Armando Barrientos and Martin Powell (chapter 1) caution against lazy references to a homogenous Third Way by assessing tensions between its discourse, values, mechanisms and policies; illustrated by significant national variations. The value of this reminder is that it highlights where, for example, the rhetoric of the Third Way may depart significantly from what is being implemented in terms of policy, or where values that purport to be in harmony may in fact be irreconcilable. Such an examination should encourage critics to specify those areas of the Third Way, as both ideology and policy vehicle, to which they are firmly opposed and those with which they might engage. The Third Way is too complex to be uniformly endorsed or rejected.
Driver (chapter 2) tries to capture the distinctiveness and complexity of the Third Way from a more sympathetic perspective than other contributors to this collection. He agrees with critics such as Goes and Shaw that the Third Way is not particularly social democratic in the traditional sense, but argues forcefully that it is certainly not neo-liberal as authors such as Cammack suggest. Like Powell, Driver teases out what is specific about Third Way policy mixes, and goes on to show how in his view it is possible to combine elements of what are broadly social democratic and neo-liberal approaches, if not reconcile them. This poses a question, for those who dismiss the Third Way as an attempt to create an artificial consensus: could such a recombining of elements of Left and Right actually form the basis of a progressive project?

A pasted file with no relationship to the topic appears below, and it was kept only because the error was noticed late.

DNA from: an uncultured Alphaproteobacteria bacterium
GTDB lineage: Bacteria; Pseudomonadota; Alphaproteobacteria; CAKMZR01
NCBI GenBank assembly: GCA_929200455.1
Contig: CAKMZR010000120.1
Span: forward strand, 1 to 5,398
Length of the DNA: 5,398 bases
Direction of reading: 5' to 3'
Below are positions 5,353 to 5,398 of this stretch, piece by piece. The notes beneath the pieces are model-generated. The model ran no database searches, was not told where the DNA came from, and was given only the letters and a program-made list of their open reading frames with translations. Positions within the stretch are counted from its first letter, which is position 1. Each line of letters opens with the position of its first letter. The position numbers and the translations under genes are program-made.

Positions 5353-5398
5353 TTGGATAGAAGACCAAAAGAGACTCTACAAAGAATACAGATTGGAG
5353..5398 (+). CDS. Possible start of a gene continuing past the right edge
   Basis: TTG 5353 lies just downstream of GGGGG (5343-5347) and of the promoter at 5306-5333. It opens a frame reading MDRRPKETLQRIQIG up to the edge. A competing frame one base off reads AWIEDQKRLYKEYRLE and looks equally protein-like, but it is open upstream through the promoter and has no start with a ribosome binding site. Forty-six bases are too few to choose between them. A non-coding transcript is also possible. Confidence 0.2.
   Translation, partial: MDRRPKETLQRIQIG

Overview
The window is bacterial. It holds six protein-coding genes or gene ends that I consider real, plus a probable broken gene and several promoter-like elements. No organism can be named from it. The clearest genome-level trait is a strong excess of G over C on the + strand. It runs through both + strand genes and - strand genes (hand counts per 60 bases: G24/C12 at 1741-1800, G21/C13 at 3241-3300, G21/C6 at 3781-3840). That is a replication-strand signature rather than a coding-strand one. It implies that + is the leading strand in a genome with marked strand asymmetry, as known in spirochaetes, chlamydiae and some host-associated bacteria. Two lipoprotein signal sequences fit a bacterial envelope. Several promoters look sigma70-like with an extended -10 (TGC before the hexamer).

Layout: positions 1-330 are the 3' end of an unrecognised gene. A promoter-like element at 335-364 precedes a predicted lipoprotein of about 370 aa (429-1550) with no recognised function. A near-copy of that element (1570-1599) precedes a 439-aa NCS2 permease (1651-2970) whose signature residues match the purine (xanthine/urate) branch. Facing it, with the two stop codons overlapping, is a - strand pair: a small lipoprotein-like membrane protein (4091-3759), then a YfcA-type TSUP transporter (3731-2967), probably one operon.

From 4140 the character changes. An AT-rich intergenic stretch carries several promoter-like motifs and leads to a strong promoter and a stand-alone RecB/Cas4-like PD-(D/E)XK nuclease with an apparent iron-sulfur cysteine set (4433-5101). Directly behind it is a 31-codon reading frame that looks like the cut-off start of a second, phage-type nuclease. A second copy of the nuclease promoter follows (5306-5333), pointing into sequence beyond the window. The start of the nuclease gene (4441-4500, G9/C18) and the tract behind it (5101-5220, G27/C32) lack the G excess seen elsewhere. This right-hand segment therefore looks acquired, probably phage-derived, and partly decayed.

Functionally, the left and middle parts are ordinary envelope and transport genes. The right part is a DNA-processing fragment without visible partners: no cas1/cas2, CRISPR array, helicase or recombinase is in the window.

Engaging with the ‘social revolutions of our time’
If the first step to a successful critical engagement with the Third Way is to take it seriously as an ideology and governing strategy, the second is to then critically engage with the analysis of the world on which it is based. A number of contributors to this volume are clearly sceptical about Third Way claims as to dramatic social shifts such as economic and cultural globalisation, increasing individualisation and the rise of the knowledge society.